In the recent science fiction film, The Sixth Day, Roger Spottiswoode, explores the concept of immortality through cloning. In this film, true cloning or copying of a person is perfected. This begins with “blanks” or drones stripped of all characteristics and DNA. DNA from the individual to be cloned is introduced into the drone and creates a physical replica of that person’s body including their brain. This process differs from the cloning of an entire genome (which occurs with nuclear transfer) because scientists have also perfected a “cerebral syncoiding process”—whereby an exact picture is taken of the mind of the individual being cloned, which is then transplanted via the optic nerve of the blank. This reproduces all of the individual’s memory and mental states up until that point including personal characteristics, learnt behaviours, and instincts.
Imagine that I have a tumour deep in my brain. It will grow slowly and kill me quickly in six months time. Up until that point, I will be asymptomatic. But there is no treatment and I will certainly die in six months. I have a choice—I can undergo the cloning process described in The Sixth Day. But there are two caveats. It must (for technical reasons) be done now and not later. And it will destroy my existing body. But it will create a replica without the tumour (let’s assume the process can be tweaked to make subtle genetic changes). This body would die but it would be replaced by a replica with identical mental states. Would I survive the cloning process?
This is a complex question. But I would undergo the cloning process which destroys this body rather than continuing to live in this body for only six months. Even if “I” do not survive, I do not believe this matters. What matters is that my mental states persist, albeit supported by a different body. This suggests, to me at least, that what matters is not material bodily existence, but certain kinds of mental states.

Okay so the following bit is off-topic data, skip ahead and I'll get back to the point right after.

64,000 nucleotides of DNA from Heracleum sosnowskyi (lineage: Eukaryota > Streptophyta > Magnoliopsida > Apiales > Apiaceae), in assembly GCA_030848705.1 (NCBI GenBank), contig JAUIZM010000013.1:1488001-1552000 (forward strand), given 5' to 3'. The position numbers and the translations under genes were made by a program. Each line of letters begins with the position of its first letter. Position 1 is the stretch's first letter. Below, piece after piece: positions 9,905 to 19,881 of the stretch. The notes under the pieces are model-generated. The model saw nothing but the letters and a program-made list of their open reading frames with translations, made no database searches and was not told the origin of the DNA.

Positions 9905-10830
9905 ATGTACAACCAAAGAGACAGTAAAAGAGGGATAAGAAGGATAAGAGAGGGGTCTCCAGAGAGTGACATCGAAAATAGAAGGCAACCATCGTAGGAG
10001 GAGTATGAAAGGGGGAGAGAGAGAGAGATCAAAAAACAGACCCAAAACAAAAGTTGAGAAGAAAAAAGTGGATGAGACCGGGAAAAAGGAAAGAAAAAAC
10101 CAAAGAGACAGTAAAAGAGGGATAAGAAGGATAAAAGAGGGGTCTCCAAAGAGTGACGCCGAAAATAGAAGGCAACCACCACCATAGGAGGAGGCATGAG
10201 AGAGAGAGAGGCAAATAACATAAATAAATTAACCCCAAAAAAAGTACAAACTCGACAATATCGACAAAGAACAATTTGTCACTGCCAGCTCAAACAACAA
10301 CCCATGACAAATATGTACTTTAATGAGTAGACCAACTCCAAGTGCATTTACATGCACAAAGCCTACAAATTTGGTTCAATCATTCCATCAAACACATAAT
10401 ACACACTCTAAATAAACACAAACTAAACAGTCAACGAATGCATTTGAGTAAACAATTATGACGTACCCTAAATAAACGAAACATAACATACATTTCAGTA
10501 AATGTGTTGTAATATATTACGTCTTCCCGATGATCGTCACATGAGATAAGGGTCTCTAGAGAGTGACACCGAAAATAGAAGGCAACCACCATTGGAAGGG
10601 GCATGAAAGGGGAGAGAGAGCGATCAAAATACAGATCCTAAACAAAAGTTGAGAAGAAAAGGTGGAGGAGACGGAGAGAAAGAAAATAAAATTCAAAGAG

I would still undergo this cloning process in this example if the clone was not an organic life form programmed by DNA and the syncoiding process, but a non-organic machine, providing the syncoiding process was accurate and the resulting being was conscious. This suggests to me that I am not identical with any particular physical substrate or support of my mental states. The physical substrate of our mental states is usually our brain but it could be something else. What matters is this mental life, not its physical basis.
This may seem to draw to sharp a distinction between mind and body—after all, we are embodied beings by our nature. Yet even on a less dualistic picture, there is an important distinction between embodied subjectivity (what matters) and the subjectless object. There is still an important distinction between the embodied mind and the body.
2. Any afterlife cannot depend on how the dead body is treated
Religions which include a belief in the soul or spirit which can be distinguished from the earthly body and which can exist in a disembodied state are committed to a view that what is essentially us or most important about us is different from our body.
Any kind of afterlife (if there is one) cannot depend on what is done to the dead body. This claim is supported by the widely differing practices concerning the dead—some religious believers bury the body, others burn it, and others eat it. Many people never have the chance to have religious ritual performed after death—they die at sea or in the mountains or are eaten by animals. It cannot be that God would disadvantage those unlucky enough, through no fault of their own, to be consumed by animals or who have died in some other tragedy.
(Indeed, if there is a God, and He is all loving, and our bodies do not belong to us but to Him, surely what He would want to happen to our organs and tissues is that they save the lives of those whom He loves but are suffering from kidney or heart failure?)